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Loss of Herbivores

26 November 2021

At https://phys.org/news/2021-11-loss-ancient-grazers-triggered-global.html … this is what happens when you pick up on one element of an event. The demise of ancient herbivores, called grazers, triggered a rise in ancient landscape fires. The analogy here is clearly with wildfires in California and Australia. The authors appear to accept it was due to the wild woods not being cleaned up and fallen trees and branches left as a potential source to fan fires. This, we may note, runs against the official view, tainted as it is by global warming. The authorities and NGOs have been quick to blame it on fallen electricity lines and have done everything to counter the idea it had anything to do with their advice and policy regards looking after the well being of the wild woods. Thus, this article is a bit of a surprise. At the same time, they are a bit ingenious as it is likely the wildfires occurred at the same time as the event – triggered by an unknown vector. As such, wildfires could have contributed to the death of the herbivores [as well as the predators that lived on them]. We may note the event also involved a rapid change in climate, most notably a cooling. However, the good thing about the article, if it catches on, that is. The authors go on to say that reducing the numbers of livestock on farms will also have a detrimental effect – and could lead to an increase in wildfires. Livestock and wild grazers are important 'for' climate change, as they reduce fire activity if left alone. This is a brick in the eye to the more extreme alarmists who have proposed getting rid of livestock in order to encourage a change in diet. Reducing meat consumption. We may assume the authors were fond of meat on their plates.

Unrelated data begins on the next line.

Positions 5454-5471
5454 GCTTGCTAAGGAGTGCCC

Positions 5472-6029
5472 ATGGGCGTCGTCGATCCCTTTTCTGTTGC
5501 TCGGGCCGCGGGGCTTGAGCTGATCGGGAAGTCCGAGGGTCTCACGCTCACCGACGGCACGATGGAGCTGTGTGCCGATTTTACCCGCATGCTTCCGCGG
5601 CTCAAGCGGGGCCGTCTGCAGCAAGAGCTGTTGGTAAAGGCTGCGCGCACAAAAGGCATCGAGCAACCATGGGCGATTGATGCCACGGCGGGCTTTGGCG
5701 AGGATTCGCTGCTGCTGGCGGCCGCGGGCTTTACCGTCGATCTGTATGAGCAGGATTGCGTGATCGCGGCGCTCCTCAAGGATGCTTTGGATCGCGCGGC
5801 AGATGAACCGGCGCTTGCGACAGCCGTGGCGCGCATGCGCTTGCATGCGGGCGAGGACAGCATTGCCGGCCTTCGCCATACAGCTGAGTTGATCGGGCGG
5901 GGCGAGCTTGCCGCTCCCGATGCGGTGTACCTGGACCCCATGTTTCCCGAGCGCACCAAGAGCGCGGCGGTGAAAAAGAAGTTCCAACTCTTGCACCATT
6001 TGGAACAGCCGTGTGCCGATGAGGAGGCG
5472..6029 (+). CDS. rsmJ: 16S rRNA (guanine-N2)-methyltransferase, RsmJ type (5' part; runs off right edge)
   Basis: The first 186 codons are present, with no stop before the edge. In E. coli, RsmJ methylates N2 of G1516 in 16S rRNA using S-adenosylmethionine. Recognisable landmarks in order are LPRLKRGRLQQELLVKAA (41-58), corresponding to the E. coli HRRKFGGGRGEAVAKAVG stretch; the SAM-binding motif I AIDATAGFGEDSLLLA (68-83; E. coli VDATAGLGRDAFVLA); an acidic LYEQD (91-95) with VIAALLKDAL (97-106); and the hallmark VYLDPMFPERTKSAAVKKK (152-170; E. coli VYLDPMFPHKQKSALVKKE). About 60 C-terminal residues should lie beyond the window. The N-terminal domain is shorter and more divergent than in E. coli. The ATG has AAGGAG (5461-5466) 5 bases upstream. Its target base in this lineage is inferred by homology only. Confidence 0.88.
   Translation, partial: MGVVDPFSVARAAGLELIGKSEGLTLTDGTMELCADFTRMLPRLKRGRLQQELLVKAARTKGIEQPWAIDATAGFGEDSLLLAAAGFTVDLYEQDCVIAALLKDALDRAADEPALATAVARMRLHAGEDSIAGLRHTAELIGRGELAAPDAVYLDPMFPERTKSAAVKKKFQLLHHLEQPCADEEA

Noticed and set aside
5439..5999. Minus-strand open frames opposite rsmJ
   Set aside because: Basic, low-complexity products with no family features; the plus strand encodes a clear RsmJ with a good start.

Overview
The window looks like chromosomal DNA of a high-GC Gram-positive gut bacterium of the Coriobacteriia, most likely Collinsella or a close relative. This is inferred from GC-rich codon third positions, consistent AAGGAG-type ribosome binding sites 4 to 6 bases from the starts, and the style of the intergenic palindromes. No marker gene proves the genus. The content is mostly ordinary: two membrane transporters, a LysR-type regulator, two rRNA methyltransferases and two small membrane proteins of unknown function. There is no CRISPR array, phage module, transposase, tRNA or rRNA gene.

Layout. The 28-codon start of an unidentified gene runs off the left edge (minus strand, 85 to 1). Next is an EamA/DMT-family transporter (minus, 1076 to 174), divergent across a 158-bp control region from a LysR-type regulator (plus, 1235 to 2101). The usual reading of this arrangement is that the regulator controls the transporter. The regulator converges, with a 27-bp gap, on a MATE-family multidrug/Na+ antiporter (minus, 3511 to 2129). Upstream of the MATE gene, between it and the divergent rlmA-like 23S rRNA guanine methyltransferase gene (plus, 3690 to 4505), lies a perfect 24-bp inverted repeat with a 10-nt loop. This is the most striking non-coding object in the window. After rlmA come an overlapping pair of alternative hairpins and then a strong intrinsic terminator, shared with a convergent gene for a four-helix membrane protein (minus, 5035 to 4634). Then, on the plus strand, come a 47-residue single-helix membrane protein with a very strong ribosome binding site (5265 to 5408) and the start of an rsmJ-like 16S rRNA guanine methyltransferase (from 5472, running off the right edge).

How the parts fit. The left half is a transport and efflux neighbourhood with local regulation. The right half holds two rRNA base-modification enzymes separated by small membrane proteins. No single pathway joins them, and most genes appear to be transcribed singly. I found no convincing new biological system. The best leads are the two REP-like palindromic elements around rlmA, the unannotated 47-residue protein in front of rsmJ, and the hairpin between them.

Gary sent in a link to the same story at www.dailymail.co.uk/sciencetech/article-10243399/ … which provides some pictures to go with the flow but see also www.science.org/doi/10.1126/science.abj1580

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